Spare Parts Inventory Management
Properly managing spare parts inventory can result in considerable savings for a company. First off, physical stocking of parts can be reduced by properly accounting for existing inventory and setting proper stocking levels and replenishment actions. Secondly, having the proper spare part available when required will greatly reduce production downtime and equipment availability.
Spare parts inventory (MRO Spares) control is very different from product inventory control. Production inventory is all about having raw materials available when needed from approved vendors to meet production schedules. In the perfect world, production inventory is only stocked when needed for the schedule. In the case of spare parts, there are two situations; parts needed to support PM or project schedules and parts needed to deal with unplanned equipment failures.
Identifying What Should be Stocked
The first step in controlling spare parts inventory is to determine what parts should be stocked and at what levels. These calculations take into account expected failure rates of parts, availability and lead times for parts and the impact on production schedules if a part is needed and not in stock. Recommended spare parts stocking levels from equipment vendors can be used, as well as your facility’s history of usage rates, to determine what needs to be stocked. Economic Reorder Calculations can then be used to determine how best to set your reorder levels.
Linking Parts to Equipment
Parts lists are invaluable in daily operations of maintenance organizations and storeroom management. Maintenance personnel need to know quickly the availability of spare parts when needed, and storeroom managers need to know where parts are used to help determine stocking levels.
Stocked vs Non-Stocked Inventory
GP MaTe supports the identification of both stocked and non-stocked inventory items. In the case of stocked items, when needed, the item can be found on the shelf, and when used, replenishment calculations are triggered to determine if the item needs to be reordered.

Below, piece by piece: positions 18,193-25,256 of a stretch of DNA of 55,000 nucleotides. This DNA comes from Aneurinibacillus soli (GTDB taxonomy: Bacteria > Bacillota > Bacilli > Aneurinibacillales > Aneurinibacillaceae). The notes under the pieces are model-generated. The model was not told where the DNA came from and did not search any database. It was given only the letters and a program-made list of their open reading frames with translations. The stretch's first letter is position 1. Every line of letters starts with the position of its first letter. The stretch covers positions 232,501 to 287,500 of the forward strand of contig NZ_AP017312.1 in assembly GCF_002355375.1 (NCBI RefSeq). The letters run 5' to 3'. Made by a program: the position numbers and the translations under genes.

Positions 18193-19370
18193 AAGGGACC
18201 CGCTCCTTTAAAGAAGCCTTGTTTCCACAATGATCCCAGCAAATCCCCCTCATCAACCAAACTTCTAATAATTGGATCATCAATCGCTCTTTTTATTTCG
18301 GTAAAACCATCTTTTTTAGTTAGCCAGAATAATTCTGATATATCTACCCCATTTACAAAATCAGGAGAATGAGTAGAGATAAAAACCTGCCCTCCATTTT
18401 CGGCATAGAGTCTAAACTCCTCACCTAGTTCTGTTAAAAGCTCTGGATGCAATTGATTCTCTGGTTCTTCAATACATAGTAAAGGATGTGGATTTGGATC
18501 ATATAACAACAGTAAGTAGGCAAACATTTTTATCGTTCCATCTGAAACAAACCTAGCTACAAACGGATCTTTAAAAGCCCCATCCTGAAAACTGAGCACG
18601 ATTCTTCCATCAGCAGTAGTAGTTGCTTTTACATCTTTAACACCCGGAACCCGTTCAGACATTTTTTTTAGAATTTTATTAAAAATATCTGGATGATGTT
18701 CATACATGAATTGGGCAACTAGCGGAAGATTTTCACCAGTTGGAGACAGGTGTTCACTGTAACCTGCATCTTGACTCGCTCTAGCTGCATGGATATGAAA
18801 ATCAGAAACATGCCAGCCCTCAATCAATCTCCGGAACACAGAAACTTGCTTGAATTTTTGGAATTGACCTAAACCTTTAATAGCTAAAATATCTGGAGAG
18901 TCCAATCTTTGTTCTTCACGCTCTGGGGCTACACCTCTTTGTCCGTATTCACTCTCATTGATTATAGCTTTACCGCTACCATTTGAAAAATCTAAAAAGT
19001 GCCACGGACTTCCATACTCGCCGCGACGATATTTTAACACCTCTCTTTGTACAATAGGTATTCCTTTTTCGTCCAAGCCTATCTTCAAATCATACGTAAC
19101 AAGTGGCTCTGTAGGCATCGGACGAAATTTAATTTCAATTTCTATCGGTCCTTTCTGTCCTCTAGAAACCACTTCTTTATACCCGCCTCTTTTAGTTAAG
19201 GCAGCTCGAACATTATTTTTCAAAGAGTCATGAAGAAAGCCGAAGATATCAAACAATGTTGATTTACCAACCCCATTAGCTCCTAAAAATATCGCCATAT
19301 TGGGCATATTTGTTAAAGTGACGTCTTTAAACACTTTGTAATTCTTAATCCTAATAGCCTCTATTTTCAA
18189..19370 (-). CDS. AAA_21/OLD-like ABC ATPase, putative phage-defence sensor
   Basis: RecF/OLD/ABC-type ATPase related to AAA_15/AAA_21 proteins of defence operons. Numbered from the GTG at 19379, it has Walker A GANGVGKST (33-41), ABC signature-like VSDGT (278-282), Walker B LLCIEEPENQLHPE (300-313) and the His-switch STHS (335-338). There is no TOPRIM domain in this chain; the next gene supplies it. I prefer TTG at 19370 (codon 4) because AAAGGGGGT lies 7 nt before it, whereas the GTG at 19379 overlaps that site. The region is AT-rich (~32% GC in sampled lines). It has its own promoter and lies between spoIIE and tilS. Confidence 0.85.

For a non-stock item, the procurement information is maintained by the system, including preferred and alternative vendors, their part numbers and pricing is available to quickly support the ordering of a part when needed.
Physical Inventory vs Cycle Counting
Controlling one’s inventory requires periodic verification that the stock on the shelf matches the information in the EAMS. Human errors occur where parts are misidentified when issued or returned or parts are taken in emergencies and are not properly accounted. GP MaTe supports two approaches to keeping stock information up to date.
A Physical inventory is typically taken once a year, where all inventory is counted and compared to the EAMS information.
A more useful approach however is to use GP MaTe to schedule Cycle Counts. With cycle counts, you can schedule weekly count lists of select locations or items to be performed by the storeroom personnel when they are not busy with other activities. In this way, you can break down the large, once a year task into 52 smaller tasks. You can also identify different count schedules for more critical spares, so that high priced, critical components can be counted every three months instead of once a year.
Usage Rates and Stock-Outs
GP MaTe will track all usage of spare parts, stocked and non-stocked. This information is invaluable in making better stocking decisions. In addition, GP MaTe will flag stock out situations, which occur when a part is needed but is not available, so future stocking decisions can be adjusted if warranted.